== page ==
This grace period is helpful as the rules for counting employees are complex. The proposed regulations include detailed provisions on how to apply the rules to new employers, new employees, variable hour employees, teachers and other educational employees, commissioned employees, changes in employment status and rehired employees. The parameters of these provisions are beyond the scope of this alert, but employers need to be aware that the rules are complicated and thus should be tackled well in advance of 2014.
Definition of Employee
The proposed regulations define “employee” under the ACA as an individual who would qualify as an employee under the “common-law test” that has been adopted by the IRS. The IRS common law test is a facts and circumstances test that focuses on whether or not the employer has the right to direct and control the work of the individual.
The proposed regulations leave open how the rules will apply to employees of temporary staffing agencies. Employees of temporary agencies, depending on the circumstances, have been considered in the past by the IRS as common law employees of both the temporary agency and the recipient employer. As noted above, the IRS is concerned that using employees of temporary staffing agencies could be a way to avoid becoming an applicable large employer. The IRS is seeking comments on how to address this potential abuse and how generally to handle temporary employees. Until final regulations are issued, employers that have engaged the services of a temporary agency should be aware that temporary employees could be considered their “employees” under these rules.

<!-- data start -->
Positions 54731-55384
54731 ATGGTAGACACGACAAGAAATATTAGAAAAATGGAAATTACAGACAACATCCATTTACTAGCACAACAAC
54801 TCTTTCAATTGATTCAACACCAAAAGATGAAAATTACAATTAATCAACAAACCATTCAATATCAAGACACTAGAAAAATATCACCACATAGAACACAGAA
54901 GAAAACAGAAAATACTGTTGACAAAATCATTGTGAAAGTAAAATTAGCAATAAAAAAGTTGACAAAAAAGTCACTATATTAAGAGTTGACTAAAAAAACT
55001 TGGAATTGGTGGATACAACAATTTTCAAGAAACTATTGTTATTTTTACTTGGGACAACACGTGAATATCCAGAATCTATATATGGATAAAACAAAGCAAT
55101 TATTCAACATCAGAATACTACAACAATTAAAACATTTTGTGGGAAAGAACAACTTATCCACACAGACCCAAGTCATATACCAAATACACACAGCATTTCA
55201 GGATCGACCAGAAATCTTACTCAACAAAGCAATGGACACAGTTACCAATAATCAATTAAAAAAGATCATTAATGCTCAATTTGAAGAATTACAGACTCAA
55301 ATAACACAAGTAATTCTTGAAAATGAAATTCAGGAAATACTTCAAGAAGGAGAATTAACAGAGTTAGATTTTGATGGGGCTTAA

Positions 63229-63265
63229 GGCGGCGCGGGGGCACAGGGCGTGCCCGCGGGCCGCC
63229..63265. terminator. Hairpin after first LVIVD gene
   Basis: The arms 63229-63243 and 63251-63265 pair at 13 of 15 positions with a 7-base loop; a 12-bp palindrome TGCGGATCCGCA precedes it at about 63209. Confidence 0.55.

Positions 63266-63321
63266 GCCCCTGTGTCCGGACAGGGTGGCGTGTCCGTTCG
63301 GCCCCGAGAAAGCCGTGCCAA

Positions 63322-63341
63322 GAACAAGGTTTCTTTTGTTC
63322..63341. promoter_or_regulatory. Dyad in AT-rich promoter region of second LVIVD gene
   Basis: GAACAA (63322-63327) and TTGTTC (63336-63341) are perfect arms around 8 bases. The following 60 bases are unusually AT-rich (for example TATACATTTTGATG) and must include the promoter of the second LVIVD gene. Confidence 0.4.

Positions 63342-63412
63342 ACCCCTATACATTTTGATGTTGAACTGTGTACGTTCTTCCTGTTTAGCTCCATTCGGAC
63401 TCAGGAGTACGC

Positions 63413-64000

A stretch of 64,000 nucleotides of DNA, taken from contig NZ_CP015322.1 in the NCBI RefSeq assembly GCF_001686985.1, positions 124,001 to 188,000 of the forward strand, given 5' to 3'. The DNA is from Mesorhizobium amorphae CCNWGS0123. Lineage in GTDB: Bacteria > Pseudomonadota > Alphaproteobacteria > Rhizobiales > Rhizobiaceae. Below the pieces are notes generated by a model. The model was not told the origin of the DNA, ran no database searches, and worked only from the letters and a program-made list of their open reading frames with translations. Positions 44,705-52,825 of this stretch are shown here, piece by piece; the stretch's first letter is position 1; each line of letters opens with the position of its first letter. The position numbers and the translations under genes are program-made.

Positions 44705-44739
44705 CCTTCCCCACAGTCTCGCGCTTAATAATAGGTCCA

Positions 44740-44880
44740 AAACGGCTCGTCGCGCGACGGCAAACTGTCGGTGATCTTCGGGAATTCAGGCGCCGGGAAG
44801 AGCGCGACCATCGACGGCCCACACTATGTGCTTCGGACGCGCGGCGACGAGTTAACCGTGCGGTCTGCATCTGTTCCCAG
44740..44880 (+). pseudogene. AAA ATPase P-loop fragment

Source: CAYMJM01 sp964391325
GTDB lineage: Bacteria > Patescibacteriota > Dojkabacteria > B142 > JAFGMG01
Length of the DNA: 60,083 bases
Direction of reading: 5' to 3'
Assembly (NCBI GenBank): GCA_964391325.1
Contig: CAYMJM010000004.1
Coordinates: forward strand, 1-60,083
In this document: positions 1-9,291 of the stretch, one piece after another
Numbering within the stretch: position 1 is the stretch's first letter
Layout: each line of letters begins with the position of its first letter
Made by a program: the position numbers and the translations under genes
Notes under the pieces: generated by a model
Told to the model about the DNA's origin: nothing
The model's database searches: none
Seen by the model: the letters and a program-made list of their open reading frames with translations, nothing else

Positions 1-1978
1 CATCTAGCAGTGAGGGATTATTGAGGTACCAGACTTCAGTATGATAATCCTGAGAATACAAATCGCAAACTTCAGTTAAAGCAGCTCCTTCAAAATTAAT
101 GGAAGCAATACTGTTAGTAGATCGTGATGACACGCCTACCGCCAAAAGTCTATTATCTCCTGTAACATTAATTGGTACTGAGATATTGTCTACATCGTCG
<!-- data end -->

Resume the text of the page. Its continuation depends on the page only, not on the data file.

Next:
The ACA specifically provides that employers of controlled groups are aggregated and treated as a single employer. Thus, all employees of a controlled group are taken into account in determining if the employer is an applicable large employer, i.e. a parent corporation and its wholly owned subsidiary. However, any assessable payment would be applied separately to each employer. Thus, only the employers in the group that actually fail to offer coverage or offer unaffordable coverage would be subject to the penalty.
As discussed in a previous alert, the shared responsibility penalties are not applicable to certain seasonal employers. The regulations define seasonal employers as those that employ 50 or more full-time employees for 120 days (or 4 calendar months) or less during the calendar year, and the workers in excess of 50 are “seasonal workers.” The regulations do not provide a definitive definition of a “seasonal” worker and thus employers are permitted to use a good faith reasonable interpretation of the term through 2014.
Employers that are subject to the play or pay mandates need to plan now for 2014. Unfortunately, what should be a straightforward question—do you have 50 or more full-time employees—is anything but simple. The IRS has signaled that it will be expansively interpreting the term “employee” and there will likely be unfavorable anti-abuse rules in the final regulations. Employers that believe they are not covered by the rules should pay close attention to the proposed and final regulations in order to avoid any unpleasant surprises down the road.